Ballymore's UK arm has £115m loss but rebound is predicted
Published 17/05/2010 | 05:00
THE UK arm of Ballymore Properties suffered losses of more than £115m (€135m) in the year to March 2009 but will post "considerably improved" results for the financial year just gone, founder Sean Mulryan said at the weekend.
The UK loss was revealed in accounts just filed for Ballymore Properties Holdings (BPH) and came as the company suffered a 42pc fall in turnover and booked £99.6m of impairment charges on its property portfolio.
The accounts also show BPH closed its 2009 financial year reliant on its financial institutions to "continue to renew terms, extend facilities and waive covenant as deemed appropriate" on the group's £1.7bn debt pile.
Responding to the figures, Mr Mulryan stressed that the accounts for BPH "cover the period at the height of the global financial crisis". Ballymore's UK and Irish divisions will both show a "considerably improved trading position" for the year ending March 2010, he added.
Ballymore's UK revenue fell from £260m in the 2008 financial year to £152m in the year to March 2009 as the company suffered from a "significant shift in rental yields" on some properties as well as a generally "difficult" operating environment.
Mr Mulryan said figures from the UK National Monthly House Price Index showed average UK prices were now 11.4pc up on February 2009, while prices in London rose 15.7pc.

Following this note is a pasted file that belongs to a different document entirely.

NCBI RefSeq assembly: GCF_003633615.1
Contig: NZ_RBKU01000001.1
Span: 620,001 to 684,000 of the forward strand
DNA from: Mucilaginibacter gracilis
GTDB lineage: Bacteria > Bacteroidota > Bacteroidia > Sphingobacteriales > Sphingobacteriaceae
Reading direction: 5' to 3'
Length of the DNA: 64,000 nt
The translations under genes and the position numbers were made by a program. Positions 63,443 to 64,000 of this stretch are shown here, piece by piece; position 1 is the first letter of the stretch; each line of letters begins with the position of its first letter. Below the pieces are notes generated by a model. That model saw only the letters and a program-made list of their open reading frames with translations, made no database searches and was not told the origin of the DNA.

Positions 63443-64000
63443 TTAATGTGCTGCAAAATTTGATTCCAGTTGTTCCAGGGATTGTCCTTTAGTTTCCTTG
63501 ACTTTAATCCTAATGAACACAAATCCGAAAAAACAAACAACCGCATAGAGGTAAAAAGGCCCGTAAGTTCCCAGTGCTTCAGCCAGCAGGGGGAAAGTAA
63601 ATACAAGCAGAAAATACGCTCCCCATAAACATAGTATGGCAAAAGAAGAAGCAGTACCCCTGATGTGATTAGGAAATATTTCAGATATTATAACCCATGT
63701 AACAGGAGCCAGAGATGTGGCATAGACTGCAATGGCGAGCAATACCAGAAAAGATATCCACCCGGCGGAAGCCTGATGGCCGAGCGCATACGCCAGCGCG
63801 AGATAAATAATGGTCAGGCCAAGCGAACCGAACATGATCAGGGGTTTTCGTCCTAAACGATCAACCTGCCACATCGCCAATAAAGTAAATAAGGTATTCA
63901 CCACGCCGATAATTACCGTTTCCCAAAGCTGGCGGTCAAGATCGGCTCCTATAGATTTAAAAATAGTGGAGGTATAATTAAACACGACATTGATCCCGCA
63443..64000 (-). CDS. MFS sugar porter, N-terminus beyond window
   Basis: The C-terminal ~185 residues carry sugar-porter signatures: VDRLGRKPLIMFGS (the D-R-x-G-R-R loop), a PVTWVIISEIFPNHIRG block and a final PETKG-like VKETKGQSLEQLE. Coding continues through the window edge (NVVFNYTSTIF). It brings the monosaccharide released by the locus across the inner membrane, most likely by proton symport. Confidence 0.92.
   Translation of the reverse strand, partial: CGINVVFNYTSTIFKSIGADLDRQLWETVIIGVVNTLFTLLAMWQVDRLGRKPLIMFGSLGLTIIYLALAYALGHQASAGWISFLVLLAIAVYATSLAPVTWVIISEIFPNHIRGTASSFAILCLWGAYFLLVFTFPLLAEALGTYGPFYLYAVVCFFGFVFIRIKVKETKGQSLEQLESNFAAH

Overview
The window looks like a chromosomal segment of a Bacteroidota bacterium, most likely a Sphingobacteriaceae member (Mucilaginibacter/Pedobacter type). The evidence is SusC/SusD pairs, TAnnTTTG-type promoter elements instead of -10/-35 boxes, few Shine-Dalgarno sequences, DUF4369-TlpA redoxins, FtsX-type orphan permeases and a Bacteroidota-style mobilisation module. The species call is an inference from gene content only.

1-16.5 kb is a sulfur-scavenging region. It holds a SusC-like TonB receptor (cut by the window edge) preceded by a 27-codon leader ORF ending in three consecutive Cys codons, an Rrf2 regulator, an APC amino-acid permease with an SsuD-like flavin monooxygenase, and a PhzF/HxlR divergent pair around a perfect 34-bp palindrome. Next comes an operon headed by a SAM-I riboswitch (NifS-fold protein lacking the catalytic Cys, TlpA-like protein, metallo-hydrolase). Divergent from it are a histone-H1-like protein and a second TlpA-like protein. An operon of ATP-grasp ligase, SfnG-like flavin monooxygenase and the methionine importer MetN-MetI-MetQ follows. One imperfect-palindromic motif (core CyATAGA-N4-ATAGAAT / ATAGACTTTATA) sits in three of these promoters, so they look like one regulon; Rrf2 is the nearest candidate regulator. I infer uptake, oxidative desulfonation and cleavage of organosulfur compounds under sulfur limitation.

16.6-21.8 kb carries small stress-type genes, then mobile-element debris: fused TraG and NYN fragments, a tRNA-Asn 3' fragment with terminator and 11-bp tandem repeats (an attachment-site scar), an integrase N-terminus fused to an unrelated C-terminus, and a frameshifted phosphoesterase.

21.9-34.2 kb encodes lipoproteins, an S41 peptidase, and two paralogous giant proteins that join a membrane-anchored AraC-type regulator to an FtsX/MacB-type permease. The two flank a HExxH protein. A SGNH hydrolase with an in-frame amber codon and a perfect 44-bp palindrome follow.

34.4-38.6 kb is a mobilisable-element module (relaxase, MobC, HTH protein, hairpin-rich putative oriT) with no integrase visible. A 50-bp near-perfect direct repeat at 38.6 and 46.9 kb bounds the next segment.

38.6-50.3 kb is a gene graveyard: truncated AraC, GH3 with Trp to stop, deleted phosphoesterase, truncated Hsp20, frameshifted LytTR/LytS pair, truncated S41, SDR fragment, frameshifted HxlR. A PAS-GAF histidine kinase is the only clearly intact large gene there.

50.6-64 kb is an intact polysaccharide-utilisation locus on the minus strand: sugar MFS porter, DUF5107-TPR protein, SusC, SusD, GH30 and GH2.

"We're in a strong position to capitalise on these trends -- our primary focus is on London -- a market that's forecast to continue to recover," Mr Mulryan added.
Ballymore sold £36m of apartments in London in April, as its flagship Pan Penninsula project nears completion and pre-sales begin on a new Wapping development.
Mr Mulryan also stressed that 2009's results were dragged down by £100m of impairment charges as BPH wrote down its investment properties by £36.3m and its stocks by £63.3m. "With an improving market, it is expected that these impairments will reverse," Mr Mulryan said.
BPH was left with shareholders' deficit of more than £55m after 2009's losses, but the filings point to "significant unrecognised development value inherent in its stock" to be realised once the company's sites are developed and sold.
The filings also include significant commentary on BPH's funding position. The group closed the 2009 year with almost £1.7bn in debt falling due within the next 12 months, and was "reliant on its financial institutions to continue to renew terms, extend facilities and waive covenants as deemed appropriate".
BPH successfully renegotiated £284m of its debt between March 2009 and the sign-off of the accounts toward the end of that year.
"Since the accounts were approved, Ballymore has renewed or is in the final stage of agreeing renegotiated debt facilities," Mr Mulryan said.
The latest filings also show that Mr Mulyran's remuneration from BPH fell by £1.24m last year to £360,000.